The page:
Photo taken on Oct. 16, 2016 shows South Sudan's government troops patrolling in Malakal town, South Sudan. Fresh clashes between government and opposition forces near the northern town of Malakal have killed at least 56 over the weekend, a military spokesman said late Sunday. (Xinhua/Gale Julius)
JUBA, Nov. 23 (Xinhua) -- About 25 people have been killed in renewed fighting between government soldiers and rebels in the northern South Sudanese town of Leer, officials said Thursday.
Information Minister for Southern Liech State Peter Makouth Malual said clashes erupted early this week between government forces and the Sudan People's Liberation Movement-in-Opposition (SPLA-IO), which is loyal to former vice president Riek Machar, and continued until Wednesday.
Malual said at least 20 rebels and five government soldiers were killed in the fighting. He blamed the rebels for starting the violence.
"Since Nov. 19, the rebels have been attacking our positions in Leer. The government forces responded in self defense which led to heavy casualty on the rebels," Malual said.
"We are appealing to the rebels to give peace a chance and wait for the revitalization of the 2005 peace agreement instead of causing unnecessary suffering to our people," he added.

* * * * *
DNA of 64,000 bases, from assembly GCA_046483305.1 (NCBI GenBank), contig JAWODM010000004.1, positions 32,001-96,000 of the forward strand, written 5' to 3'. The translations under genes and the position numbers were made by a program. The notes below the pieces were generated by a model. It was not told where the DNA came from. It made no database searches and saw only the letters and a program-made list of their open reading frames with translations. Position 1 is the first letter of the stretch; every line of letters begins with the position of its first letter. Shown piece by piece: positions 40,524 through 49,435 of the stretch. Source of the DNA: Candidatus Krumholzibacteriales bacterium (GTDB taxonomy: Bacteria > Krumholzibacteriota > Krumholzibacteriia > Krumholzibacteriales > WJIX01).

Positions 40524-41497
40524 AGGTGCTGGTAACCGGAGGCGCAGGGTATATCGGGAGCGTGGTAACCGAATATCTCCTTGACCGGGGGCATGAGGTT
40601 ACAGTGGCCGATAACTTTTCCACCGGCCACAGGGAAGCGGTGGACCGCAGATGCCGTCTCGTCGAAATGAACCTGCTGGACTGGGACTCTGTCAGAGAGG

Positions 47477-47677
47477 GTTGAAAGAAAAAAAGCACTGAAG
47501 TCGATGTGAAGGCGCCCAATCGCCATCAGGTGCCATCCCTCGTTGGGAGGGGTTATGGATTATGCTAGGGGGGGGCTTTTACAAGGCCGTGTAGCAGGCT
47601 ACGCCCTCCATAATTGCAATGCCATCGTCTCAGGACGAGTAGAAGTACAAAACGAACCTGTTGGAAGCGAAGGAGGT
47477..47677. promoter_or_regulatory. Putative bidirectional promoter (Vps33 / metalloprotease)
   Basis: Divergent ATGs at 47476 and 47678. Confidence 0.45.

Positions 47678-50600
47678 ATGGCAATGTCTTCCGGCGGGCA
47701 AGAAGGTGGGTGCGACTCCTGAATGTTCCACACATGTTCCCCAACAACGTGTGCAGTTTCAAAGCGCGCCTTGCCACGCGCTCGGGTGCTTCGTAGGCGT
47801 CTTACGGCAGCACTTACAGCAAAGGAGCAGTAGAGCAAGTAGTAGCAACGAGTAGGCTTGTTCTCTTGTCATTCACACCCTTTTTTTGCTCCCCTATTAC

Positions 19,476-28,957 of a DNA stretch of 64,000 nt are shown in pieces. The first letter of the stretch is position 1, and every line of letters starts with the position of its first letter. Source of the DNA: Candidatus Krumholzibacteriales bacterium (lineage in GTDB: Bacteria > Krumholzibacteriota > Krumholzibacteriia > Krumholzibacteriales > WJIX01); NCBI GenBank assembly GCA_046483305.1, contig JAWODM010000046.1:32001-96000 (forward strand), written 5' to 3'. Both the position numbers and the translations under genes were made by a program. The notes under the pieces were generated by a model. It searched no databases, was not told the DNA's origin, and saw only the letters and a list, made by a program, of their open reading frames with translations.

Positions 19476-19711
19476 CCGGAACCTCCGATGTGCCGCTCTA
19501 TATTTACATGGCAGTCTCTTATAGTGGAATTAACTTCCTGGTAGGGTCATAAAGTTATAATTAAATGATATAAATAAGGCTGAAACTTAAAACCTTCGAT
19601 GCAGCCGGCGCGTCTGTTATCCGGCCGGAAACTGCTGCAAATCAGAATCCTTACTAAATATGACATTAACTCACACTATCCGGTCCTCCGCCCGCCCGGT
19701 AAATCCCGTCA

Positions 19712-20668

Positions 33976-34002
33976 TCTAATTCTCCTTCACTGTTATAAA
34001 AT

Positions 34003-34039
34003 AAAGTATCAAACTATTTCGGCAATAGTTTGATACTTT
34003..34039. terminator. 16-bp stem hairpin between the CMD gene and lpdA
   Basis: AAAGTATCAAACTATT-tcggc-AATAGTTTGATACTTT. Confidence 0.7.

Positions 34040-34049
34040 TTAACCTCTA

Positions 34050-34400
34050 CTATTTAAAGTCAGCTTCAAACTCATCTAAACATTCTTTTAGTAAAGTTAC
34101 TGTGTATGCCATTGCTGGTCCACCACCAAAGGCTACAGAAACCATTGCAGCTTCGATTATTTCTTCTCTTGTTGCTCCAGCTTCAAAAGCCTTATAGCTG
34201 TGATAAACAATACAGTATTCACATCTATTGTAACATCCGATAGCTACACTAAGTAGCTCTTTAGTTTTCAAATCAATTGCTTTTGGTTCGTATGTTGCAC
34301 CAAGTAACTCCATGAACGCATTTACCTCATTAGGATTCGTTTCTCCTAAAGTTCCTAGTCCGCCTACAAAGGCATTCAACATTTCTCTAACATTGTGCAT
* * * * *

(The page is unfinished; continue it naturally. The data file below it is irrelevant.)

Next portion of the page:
Santo Domic , deputy military spokesman for the Sudan People's Liberation Army (SPLA), told Xinhua the fighting had flared up in several parts of South Sudan this week alone, adding that the army would give a detailed security report to the media on Friday.
Lam Paul Gabriel, a spokesman for the SPLA-IO, accused government forces of launching multiple attacks on rebel-held areas across the war-torn country.
"The government provoked us in Leer and we have moved in to capture it from the government forces. Up now, we are still counting dead bodies. So we don't have the figures for those killed," Gabriel said.
South Sudan has been embroiled in more than three years of conflict that resulted in one of the fastest growing refugee crises in the world.
A peace deal signed in August 2015 between the rival leaders under United Nations pressure led to the establishment of a transitional unity government in April, but was shattered by renewed fighting in July 2016.
The UN estimates that at least 4 million people have been displaced internally and externally.